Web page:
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'Being as Good Muslims as Frenchmen': On Islam and Colonial Modernity in West Africa

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In contrast to many previous studies that follow the perspective of colonial administrators and portray Muslim religious leaders or marabouts as essentially political actors who seek political and economic advantage, this paper proposes a new perspective on marabouts under French colonial rule. Focusing on three prominent representatives of the Tijaniyya Sufi order, Seydou Nourou Tall (d. 1980) and Ibrahima Niasse (d. 1975) from Senegal, and Sidi Benamor (d. 1968) from Algeria, the present study shifts the emphasis to the religious motivation behind marabouts' activities. Against the dominant perspective that reduces their activities to mere reactions to colonialism or strategies to gain followers or resources, we show how the three Tijani leaders engaged with colonial modernity. They worked to spread Islam and toward other specific religious objectives within the Islamic sphere. After accepting the reality of French rule and having established a good rapport with the administration, they were able to pursue some of their own religious agendas beyond the purview of the colonial state, French colonial attempts to control their activities notwithstanding.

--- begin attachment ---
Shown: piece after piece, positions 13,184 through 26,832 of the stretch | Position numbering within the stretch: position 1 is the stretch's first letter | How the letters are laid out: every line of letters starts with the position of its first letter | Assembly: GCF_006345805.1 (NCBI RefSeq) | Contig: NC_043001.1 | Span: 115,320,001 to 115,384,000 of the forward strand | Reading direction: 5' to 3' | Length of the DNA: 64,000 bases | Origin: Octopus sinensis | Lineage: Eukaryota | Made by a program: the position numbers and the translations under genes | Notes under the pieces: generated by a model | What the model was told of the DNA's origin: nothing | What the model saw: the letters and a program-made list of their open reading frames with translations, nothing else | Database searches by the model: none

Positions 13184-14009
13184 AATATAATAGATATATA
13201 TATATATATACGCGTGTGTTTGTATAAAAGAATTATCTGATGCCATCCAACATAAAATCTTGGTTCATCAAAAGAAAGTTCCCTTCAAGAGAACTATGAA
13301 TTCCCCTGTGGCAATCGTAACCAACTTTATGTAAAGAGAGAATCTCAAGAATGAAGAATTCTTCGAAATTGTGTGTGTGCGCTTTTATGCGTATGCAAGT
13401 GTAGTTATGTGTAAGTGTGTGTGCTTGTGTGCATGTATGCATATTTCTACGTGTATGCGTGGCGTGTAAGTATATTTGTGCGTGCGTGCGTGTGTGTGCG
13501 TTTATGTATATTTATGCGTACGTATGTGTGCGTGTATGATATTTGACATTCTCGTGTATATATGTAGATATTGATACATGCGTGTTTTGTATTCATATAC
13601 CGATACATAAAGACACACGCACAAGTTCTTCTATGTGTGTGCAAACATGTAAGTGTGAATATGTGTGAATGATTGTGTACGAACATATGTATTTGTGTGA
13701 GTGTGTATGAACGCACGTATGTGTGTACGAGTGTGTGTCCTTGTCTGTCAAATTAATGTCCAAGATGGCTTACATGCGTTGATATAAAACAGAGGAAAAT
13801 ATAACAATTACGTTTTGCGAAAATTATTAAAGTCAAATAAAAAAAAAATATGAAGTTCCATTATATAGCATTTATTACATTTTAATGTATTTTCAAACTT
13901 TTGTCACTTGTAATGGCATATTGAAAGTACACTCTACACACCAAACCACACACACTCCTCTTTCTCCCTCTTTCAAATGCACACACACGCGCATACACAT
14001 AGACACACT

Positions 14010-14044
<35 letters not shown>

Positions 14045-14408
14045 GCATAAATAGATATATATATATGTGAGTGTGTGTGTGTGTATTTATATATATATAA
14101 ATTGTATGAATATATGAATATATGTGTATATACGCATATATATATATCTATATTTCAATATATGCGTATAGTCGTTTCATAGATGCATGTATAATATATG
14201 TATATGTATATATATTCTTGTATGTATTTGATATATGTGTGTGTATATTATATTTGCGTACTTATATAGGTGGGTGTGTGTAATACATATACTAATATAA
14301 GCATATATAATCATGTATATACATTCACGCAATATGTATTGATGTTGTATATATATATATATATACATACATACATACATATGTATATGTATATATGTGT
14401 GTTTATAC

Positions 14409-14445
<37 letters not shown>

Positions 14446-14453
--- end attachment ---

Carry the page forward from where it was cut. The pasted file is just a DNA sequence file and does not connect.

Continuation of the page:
Affiliations: 1: Department of Religion, Northwestern University, 1860 Campus Drive, Evanston, IL 60208-2164, USA;, Email: seesemann@northwestern.edu; 2: Afrika-Studiecentrum, P.O. Box 9555, 2300 RB Leiden, The Netherlands;, Email: bsoares@ascleiden.nl

10.1163/157006609X409067
/content/journals/10.1163/157006609x409067
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/content/journals/10.1163/157006609x409067
2009-02-01
2016-12-03

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